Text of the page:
What They Say:
Shido and his assembly of adorable aliens are back in the second season of this sci-fi rom-com romp! Itsuka Shido was a once a normal high schooler. But after a spacequake started by an armored girl rocked his world, life was never the same. Tohka, the extra-cute extraterrestrial continued to wreak havoc until Shido sealed her powers with a loving kiss.
For a guy whose kiss can seal a Spirit, Shido’s still not great with the ladies. In addition to the sealed Spirits he already must appease, he’s got three more beautiful girls with volatile powers vying for his attention. And with a mysterious organization on the hunt for Tohka, the DEM’s various attempts to subdue Fraxinus, and a new lady loving Spirit, Shido can kiss his normal life goodbye!
Contains episodes 1-10 of season 2.
The audio presentation for this release is pretty straightforward as we get the original Japanese language track in stereo while the English adaptation is in 5.1, both of which are encoded using the Dolby TrueHD lossless codec. The tracks are locked with their subtitles so you can’t change on the fly to sample things. The series works a pretty good mix here, which is accented more in the English track from the limited sampling we did, as there’s a good bit of dialogue throughout it in standard “date” fare but also a lot of action. And the action does go big, noticeably enough in the original stereo track but with a bit more oomph in the English mix. There’s a good working of the dialogue since a lot of it is done through the earpiece and with a variety of characters throughout the show so we get some decent placement and depth with various scenes. The action works it all a bit more since it has some good destruction sequences and other attacks which utilizes the full soundstage even more. The series is definitely using the sound design well and it translates in a clean, clear and crisp form here without any problems.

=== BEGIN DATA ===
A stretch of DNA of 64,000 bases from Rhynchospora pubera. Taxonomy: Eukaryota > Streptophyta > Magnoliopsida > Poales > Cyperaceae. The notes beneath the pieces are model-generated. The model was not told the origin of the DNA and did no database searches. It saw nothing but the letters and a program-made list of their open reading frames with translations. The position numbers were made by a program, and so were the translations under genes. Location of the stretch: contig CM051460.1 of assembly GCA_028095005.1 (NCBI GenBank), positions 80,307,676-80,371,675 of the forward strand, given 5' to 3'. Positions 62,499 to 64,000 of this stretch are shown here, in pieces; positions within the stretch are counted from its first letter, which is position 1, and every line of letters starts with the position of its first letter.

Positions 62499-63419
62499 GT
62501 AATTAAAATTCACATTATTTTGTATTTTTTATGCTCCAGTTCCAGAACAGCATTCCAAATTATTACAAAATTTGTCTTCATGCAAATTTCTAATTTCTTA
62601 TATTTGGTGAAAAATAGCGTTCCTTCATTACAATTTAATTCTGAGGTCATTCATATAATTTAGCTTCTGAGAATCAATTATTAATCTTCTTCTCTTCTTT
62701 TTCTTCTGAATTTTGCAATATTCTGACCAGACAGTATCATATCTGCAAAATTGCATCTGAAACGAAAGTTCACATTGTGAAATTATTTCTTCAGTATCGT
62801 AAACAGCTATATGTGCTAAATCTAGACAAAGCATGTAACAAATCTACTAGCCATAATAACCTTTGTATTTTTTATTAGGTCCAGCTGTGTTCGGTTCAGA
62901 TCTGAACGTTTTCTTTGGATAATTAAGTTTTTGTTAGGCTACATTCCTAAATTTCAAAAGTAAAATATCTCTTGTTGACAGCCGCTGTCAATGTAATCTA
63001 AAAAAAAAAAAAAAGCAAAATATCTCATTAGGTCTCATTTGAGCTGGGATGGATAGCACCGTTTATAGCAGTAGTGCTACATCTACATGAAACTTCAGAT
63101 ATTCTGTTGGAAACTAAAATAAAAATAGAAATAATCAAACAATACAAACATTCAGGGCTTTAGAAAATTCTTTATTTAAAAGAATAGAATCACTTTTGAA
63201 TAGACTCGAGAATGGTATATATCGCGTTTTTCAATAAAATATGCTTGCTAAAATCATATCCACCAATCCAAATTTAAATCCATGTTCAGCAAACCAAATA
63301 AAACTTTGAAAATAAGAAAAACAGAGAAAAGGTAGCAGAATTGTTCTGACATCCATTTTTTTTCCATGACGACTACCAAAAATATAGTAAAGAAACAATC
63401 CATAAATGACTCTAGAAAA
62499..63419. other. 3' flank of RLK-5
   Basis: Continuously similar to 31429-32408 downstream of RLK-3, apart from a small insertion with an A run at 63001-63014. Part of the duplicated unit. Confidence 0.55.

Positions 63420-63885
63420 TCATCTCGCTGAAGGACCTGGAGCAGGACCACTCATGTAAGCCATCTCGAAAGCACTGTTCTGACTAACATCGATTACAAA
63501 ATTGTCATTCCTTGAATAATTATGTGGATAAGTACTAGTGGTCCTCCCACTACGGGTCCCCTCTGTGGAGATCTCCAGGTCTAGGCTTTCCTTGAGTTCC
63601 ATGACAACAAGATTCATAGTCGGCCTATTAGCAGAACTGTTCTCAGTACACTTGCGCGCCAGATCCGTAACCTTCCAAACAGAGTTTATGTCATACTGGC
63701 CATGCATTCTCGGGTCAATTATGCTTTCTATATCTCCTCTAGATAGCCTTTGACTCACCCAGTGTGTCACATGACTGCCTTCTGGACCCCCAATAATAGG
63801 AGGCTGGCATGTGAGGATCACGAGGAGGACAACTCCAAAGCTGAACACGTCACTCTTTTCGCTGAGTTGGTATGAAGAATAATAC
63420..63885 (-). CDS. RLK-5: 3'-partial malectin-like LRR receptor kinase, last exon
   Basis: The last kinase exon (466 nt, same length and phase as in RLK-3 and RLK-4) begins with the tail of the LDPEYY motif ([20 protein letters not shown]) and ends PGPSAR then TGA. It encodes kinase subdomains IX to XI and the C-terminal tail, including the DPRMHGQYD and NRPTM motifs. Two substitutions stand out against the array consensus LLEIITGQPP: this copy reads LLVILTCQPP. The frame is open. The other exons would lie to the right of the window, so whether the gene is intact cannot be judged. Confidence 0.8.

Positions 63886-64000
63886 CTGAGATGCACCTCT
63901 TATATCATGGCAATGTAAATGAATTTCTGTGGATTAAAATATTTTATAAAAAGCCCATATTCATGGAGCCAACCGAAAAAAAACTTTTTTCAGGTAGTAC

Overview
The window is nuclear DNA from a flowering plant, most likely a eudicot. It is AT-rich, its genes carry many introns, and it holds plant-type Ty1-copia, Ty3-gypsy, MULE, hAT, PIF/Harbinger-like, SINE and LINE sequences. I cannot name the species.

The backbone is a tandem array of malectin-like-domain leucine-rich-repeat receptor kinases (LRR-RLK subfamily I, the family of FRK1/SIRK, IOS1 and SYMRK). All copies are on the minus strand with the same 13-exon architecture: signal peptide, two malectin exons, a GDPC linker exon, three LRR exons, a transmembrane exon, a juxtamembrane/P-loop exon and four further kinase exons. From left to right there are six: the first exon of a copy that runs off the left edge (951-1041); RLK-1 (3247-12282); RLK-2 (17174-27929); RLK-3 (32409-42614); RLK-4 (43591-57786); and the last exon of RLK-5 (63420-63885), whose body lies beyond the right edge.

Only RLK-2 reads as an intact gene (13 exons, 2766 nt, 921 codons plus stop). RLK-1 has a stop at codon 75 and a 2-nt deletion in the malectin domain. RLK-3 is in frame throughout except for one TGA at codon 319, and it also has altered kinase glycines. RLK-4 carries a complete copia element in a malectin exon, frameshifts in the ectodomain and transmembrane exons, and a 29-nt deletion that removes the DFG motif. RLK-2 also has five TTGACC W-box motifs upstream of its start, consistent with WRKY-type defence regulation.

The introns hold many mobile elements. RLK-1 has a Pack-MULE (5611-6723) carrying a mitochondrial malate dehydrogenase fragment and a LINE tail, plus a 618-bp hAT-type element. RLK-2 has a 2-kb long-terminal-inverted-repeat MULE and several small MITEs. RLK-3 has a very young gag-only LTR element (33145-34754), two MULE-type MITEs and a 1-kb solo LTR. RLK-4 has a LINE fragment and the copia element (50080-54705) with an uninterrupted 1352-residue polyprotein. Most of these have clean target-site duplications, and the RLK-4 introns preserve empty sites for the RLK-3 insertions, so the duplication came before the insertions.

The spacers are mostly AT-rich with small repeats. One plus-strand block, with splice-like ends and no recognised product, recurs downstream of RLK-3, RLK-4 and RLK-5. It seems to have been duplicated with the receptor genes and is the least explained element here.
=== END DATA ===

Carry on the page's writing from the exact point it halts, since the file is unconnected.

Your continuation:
Originally airing in 2014, the transfer for this series is presented in its original aspect ratio of 1.78:1 in 1080p using the AVC codec. The ten episodes plus the OVA episode are spread across two discs with eight on the first and three on the second. Animated by Production IMS, the series has a solid look to it that combines the great kind of fanservice that you’d expect from them with the detail and fluidity of the action that really sells it all the more. The show has a lot of detail in both characters and backgrounds and some strong animation across the board that it’s one of those shows that really feels like it’s the full package. Designs are great, colors are solid though they feel like they have a bit less pop than the first season, detail holds up very well and there’s nothing of significant note to really complain about overall. It’s very easy to get drawn into this release and just enjoy the visual quality of it all.
The packaging for this release is pretty nice as we get a slightly thicker than normal Blu-ray case that holds the four discs from the two formats inside. The set comes with an o-card that replicates the artwork of the case but it comes across with a brighter and more colorful feeling to it. THe artwork is definitely good as it’s got the familiar layout of a lot of characters in a tree format that shows off a good bit of detail to them as well as some good colors. The focus is certainly more on the newer characters here so their prominence on the cover makes sense, even if Shido and Kotori are reduced to almost not being there. The back cover works some good Tohka imagery on the right for the background with a serious look and color design while the bottom has a good strip of shots of four of the main characters that take prominent roles in this set. They’re done large enough to be really welcome here as they’re not small and scrunchy pieces. The premise is covered well and we get a decent breakdown of the discs extras a well. The technical grid along the bottom works well for both formats with everything clean and clear and largely readable. The case artwork itself is identical while it also has some artwork on the reverse side where it breaks down the episodes by number and title. The left side gets a Miku shot while the right side has the Yamai sisters getting their moment in the sun. No show related inserts are included.